Digital life after death

Digital life after death

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Only a decade ago, the concept of completing estate-planning documents that made provision for a would have seemed absurd. Provisions of this type are now essential, because so much of our life, both professional and personal, has found its way into the digital sphere. An important question for all estate-planning and estate-administration practitioners to consider, and discuss with their clients, is what will happen to their on incapacity and death.

The elements within a digital estate do not fit neatly within the traditional concepts of estate planning, succession law or analysis of property. This is because the elements within the digital estate may involve novel concepts across multiple jurisdictions, and be subject to differing laws that regulate the ownership of, and access to, those elements.

Although there is a large amount of discussion internationally on this topic, with the exception of some states in the US, there has been no formal legislative recognition of digital estates in estate planning or estate administration. The US is leading the field in the area of formal legislative recognition with:

Defining the digital estate

After developing their own set of definitions in 2013, the authors have now adopted three definitions from the Delaware Act, with a small variation. There are three key definitions in the Act:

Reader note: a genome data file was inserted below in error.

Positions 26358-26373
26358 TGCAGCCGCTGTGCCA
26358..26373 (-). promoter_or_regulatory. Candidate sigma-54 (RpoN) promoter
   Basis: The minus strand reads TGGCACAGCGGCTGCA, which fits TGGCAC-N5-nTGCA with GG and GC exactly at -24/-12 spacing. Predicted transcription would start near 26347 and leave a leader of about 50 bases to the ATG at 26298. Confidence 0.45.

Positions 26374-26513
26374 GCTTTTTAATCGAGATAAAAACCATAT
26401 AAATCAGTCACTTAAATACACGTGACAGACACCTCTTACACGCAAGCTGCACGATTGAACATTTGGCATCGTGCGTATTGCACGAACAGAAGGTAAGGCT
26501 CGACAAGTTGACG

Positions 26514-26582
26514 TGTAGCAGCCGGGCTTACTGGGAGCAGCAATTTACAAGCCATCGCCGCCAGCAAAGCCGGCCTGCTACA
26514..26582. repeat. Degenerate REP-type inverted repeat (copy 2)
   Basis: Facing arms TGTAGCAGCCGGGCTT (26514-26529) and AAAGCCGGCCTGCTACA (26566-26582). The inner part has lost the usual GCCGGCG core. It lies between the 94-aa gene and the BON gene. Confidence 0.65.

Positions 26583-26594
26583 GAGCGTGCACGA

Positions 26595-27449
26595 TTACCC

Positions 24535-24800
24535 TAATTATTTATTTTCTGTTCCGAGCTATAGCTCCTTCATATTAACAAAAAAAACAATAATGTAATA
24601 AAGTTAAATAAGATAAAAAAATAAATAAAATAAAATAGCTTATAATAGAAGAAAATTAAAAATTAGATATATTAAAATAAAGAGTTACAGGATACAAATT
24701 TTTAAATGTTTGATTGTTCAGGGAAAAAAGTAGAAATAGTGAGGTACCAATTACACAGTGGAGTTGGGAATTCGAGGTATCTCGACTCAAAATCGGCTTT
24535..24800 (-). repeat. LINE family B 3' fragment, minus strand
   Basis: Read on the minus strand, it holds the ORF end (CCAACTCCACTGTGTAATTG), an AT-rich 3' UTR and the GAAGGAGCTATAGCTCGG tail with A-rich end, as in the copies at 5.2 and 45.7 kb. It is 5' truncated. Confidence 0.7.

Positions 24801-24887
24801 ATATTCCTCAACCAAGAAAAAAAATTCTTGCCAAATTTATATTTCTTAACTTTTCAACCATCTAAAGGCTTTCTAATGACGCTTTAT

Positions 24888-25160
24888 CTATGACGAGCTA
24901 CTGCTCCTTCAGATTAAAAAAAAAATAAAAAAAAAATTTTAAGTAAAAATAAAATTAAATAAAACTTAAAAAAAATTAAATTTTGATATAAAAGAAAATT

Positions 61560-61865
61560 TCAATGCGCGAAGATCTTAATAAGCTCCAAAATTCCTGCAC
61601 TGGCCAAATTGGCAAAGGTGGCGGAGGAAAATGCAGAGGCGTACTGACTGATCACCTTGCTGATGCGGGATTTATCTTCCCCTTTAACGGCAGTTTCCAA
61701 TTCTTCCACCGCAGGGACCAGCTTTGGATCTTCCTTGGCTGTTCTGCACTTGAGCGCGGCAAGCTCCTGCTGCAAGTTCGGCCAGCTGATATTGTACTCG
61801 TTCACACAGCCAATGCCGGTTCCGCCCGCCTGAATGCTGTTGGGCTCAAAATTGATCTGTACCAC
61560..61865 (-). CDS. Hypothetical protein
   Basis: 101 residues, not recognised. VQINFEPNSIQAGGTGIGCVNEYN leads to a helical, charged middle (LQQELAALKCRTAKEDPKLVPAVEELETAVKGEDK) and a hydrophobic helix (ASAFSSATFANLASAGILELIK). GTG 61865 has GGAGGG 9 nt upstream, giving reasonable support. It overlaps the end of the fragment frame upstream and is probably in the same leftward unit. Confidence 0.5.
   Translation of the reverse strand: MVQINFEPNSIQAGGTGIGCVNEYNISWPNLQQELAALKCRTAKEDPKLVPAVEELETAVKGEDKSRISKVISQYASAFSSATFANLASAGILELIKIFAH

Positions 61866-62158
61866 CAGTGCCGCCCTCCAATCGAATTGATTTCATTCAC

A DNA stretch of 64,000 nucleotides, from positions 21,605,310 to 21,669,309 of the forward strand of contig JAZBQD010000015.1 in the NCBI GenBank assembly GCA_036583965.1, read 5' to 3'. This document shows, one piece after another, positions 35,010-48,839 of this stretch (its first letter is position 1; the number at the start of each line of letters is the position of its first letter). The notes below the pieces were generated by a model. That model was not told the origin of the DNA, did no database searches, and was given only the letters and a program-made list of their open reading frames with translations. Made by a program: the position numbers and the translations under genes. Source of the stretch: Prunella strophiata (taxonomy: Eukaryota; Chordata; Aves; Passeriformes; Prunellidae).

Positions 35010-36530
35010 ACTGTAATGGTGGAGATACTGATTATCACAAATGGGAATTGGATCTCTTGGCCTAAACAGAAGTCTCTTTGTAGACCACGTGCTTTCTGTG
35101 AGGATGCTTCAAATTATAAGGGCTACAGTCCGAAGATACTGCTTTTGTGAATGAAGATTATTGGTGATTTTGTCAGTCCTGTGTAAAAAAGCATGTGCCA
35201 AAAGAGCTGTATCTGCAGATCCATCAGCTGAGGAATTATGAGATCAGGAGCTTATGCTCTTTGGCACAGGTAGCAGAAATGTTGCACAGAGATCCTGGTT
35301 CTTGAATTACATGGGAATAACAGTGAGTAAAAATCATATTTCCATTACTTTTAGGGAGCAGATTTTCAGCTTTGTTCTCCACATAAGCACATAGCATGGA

• ‘“digital asset” means data, text, emails, documents, audio, video, images, sounds, social media content, social networking content, codes, health care records, health insurance records, computer source codes, computer programs, software, software licences, databases, or the like, including the usernames and passwords, created, generated, sent, communicated, shared, received, or stored by electronic means on a digital device’;
  • ‘“digital device” means an electronic device that can create, generate, send, share, communicate, receive, store, display, or process information, and such electronic devices shall include, but are not limited to, desktops, laptops, tablets, peripherals, servers, mobile telephones, smartphones, and any similar storage device which currently exists or may exist as technology develops or such comparable items as technology develops’;
  • ‘“digital account” means an electronic system for creating, generating, sending, sharing, communicating, receiving, storing, displaying, or processing information which provides access to a digital asset which currently exists or may exist as technology develops or such comparable items as technology develops, stored on any type of digital device, regardless of the ownership of the digital device upon which the digital asset is stored, including, but not in any way limited to, email accounts, social network accounts, social media accounts, file sharing accounts, health insurance accounts, health care accounts, financial management accounts, domain registration accounts, domain name service accounts, web hosting accounts, tax preparation service accounts, online store accounts and affiliate programs thereto, and other online accounts which currently exist or may exist as technology develops or such comparable items as technology develops’.